Book Review: Janet Malcolm’s essay collection Nobody’s Looking At You prove that journalism is often skin deep

If there were a title for Grand Master of narrative fiction then the undisputed champion would be Janet Malcolm. This American author has been writing since the 1960’s when she first began with The New Yorker. The author of several books, her latest one, Nobody’s Looking At You, focuses on recent times by drawing together an eclectic collection of her musings.

This set is divided into three sections and draws on Malcolm’s work from the period 1996 to 2018. The first section is devoted to Malcom’s profiles on people, something she truly excels at. Other writers might skim the surface with respect to their subjects, but Malcom’s probing questions and infectious curiosity mean she gets to the true essence. This is the case in the collection’s eponymous essay about fashion designer, Eileen Fisher, as well as the piece about classical pianist, Yuja  Wang (the lady on the cover).

The second section of this book is unfortunately where Malcolm loses narrative momentum. These middle pages contain articles of social commentary, covering topics such as bringing up a child who has Down’s Syndrome and a guide to email in “Pandora’s Click.” These pieces feel rather dated with it being quite obvious that things have changed and moved on. These pieces have not aged as well as her other articles. They feel too different to the first and last parts of the book, which fit more effortlessly together.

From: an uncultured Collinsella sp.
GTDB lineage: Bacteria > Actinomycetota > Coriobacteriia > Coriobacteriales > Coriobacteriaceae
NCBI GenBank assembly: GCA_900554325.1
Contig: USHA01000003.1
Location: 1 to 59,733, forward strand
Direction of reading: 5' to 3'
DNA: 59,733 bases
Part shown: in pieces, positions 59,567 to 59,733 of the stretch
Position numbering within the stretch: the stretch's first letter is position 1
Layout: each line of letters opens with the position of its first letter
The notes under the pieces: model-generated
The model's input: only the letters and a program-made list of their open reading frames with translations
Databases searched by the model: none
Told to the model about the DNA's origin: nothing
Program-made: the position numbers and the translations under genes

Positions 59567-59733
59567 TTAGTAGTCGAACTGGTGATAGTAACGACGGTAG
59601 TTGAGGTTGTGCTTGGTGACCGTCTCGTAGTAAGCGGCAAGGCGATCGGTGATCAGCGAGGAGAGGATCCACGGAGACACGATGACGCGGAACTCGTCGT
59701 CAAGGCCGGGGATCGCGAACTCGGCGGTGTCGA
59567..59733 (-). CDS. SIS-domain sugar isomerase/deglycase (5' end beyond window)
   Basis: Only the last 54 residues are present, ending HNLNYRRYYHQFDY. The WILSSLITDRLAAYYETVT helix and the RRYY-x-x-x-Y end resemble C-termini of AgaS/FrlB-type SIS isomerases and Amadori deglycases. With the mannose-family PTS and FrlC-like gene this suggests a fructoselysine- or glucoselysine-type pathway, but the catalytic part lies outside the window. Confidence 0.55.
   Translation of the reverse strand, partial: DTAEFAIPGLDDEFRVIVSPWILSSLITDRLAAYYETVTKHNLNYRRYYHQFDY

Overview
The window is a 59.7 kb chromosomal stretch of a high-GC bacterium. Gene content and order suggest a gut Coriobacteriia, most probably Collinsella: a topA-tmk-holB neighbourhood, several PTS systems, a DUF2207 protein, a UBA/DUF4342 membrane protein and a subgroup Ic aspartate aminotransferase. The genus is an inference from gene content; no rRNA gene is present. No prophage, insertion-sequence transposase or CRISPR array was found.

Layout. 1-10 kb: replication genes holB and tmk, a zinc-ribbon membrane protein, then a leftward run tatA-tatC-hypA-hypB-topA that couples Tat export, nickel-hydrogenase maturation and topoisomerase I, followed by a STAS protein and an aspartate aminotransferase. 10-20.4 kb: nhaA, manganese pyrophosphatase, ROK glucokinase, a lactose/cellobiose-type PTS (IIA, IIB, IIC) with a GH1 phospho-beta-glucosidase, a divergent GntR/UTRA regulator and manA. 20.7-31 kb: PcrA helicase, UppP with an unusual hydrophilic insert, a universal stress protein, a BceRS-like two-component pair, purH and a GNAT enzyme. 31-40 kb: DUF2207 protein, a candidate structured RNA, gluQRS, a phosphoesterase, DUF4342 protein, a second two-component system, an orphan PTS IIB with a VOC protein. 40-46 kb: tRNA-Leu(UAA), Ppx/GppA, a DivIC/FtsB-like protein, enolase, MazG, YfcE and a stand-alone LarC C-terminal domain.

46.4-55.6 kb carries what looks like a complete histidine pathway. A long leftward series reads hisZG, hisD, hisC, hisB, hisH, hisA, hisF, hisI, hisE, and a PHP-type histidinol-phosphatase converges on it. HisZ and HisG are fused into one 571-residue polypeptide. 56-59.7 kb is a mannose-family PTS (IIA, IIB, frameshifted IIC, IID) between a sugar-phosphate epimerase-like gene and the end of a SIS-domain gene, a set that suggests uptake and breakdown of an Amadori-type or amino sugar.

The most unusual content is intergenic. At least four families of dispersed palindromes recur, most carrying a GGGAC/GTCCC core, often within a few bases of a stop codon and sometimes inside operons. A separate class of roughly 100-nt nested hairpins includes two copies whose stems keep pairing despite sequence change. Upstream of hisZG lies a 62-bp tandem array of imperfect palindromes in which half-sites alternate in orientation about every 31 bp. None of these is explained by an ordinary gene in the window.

In the third and final selection of writings Malcolm once again shines. This is where she tackles things like literary criticism, and philosophising about writers and their process. This is intriguing stuff and the sort of thing that every self-respecting writer or journalist should read. Malcolm’s work is very important and instructive. In a single turn of phrase she often manages to convey so much truth and a real depth of information. Her work can be like fishing for pearls, except that you actually find more gems.

Nobody’s Looking at You is a satisfying read by an excellent writer. Malcolm’s perspective is unique and her voice is so sharp and witty. It’s a real treat to read someone as eloquent as this. The only downside is that this book should have been separated into different volumes to allow for a more cohesive set; but as it stands, this title has its own divine charm.

FOUR AND A HALF STARS (OUT OF FIVE).

Janet Malcolm’s Nobody’s Looking At You is available now through Text Publishing

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